Bethlehem in Northampton County, Pennsylvania — The American Northeast (Mid-Atlantic)
“...16 of our Brethren, who are to go to Upper Places[?] to peel bark for our tanner, had lovefeast.”
Single Brethren's Diary
April 16, 1757
The large forest located north of early Bethlehem contained great quantities of bark needed to produce the tannic acid used in tanning leather. While colonial tanners preferred black oak and hemlock bark, records show that the Moravians used mostly oak which gave the leather its distinctive reddish-brown color.
The Moravians chopped down the trees in the spring. They stripped off the bark, dried it, and hauled it back to Bethlehem where they stored it in bark sheds. These sheds were made of timber construction like the one pictured here built near this location around 1766. Inventories state that about 100 cords of bark were on hand at one time.
The bark was then ground fine using very large stones turned by animal power. In 1765, a water-powered bark grinding mill was included in the design of the new oil mill, a technological advance in the tanning process.
[The Bark Shed has not been reconstructed as of early 2010]
[Marker is damaged and defaced]
Erected by Historic Bethlehem, HistoryWorks!, and Delaware & Lehigh National Heritage Corridor.
Location. Click for map. Marker is in the Colonial Industrial Quarter of Historic Bethlehem, about 100 feet NNW of the Old Waterworks and about 150 feet NNW of the Main Street Bridge over the Monocacy Creek. Marker is in this post office area: Bethlehem PA 18018, United States of America.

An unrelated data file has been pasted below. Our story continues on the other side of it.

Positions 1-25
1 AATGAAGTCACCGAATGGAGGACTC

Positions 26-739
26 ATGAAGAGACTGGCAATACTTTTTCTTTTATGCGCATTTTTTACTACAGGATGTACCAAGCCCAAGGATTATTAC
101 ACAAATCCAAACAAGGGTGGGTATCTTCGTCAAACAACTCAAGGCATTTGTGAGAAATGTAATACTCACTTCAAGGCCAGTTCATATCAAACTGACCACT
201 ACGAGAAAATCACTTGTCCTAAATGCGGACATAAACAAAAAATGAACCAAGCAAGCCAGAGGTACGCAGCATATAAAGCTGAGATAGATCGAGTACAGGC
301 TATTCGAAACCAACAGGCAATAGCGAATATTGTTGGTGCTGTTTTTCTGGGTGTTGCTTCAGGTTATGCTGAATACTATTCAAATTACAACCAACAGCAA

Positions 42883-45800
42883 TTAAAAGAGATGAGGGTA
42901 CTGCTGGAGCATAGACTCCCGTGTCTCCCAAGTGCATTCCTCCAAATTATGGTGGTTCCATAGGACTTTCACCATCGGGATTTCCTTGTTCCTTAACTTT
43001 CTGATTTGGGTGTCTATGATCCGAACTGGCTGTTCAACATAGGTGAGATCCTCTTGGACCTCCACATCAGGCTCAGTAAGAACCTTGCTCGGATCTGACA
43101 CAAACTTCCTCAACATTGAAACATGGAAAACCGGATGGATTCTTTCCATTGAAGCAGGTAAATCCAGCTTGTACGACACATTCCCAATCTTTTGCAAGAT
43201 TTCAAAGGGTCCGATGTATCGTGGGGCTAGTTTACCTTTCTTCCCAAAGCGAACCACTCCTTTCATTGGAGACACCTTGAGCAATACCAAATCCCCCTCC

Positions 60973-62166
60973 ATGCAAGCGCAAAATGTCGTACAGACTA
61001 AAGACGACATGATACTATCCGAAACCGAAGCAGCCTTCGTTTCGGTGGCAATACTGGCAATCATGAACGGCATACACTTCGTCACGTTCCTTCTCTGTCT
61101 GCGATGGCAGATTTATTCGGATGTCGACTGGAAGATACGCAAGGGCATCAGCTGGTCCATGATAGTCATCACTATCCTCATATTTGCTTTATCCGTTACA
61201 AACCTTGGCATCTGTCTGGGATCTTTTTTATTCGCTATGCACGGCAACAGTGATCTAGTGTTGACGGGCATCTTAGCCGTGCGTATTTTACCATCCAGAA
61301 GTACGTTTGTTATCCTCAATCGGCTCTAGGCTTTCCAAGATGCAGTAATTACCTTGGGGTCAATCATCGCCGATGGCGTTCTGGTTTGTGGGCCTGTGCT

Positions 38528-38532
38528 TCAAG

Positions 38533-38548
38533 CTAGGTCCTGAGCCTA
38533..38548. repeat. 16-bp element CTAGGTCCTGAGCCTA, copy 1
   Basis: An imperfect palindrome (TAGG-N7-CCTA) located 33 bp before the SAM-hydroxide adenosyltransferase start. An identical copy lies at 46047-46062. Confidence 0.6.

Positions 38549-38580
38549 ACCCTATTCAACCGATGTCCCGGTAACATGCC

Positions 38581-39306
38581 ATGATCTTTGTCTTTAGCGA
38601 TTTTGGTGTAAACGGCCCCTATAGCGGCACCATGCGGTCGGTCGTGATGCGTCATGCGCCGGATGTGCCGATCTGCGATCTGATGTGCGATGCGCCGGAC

Other nearby markers. At least 8 other markers are within walking distance of this marker. Oil Mill (within shouting distance of this marker); Old Waterworks (within shouting distance of this marker); Waterworks (within shouting distance of this marker); Colonial Industrial Quarter (within shouting distance of this marker); Tawery (within shouting distance of this marker); Pottery (within shouting distance of this marker); Smith Complex (within shouting distance of this marker); Springhouse (within shouting distance of this marker). Click for a list of all markers in Bethlehem.
Also see . . . Colonial Industrial Quarter. (Submitted on January 27, 2010, by William Fischer, Jr. of Fort Scott, Kansas.)
Categories. • Colonial Era • Environment • Industry & Commerce • Man-Made Features • Natural Resources • Settlements & Settlers •
Credits. This page originally submitted on , by William Fischer, Jr. of Fort Scott, Kansas. This page has been viewed 655 times since then and 51 times this year. Photos: 1, 2, 3. submitted on , by William Fischer, Jr. of Fort Scott, Kansas. This page was last revised on June 16, 2016.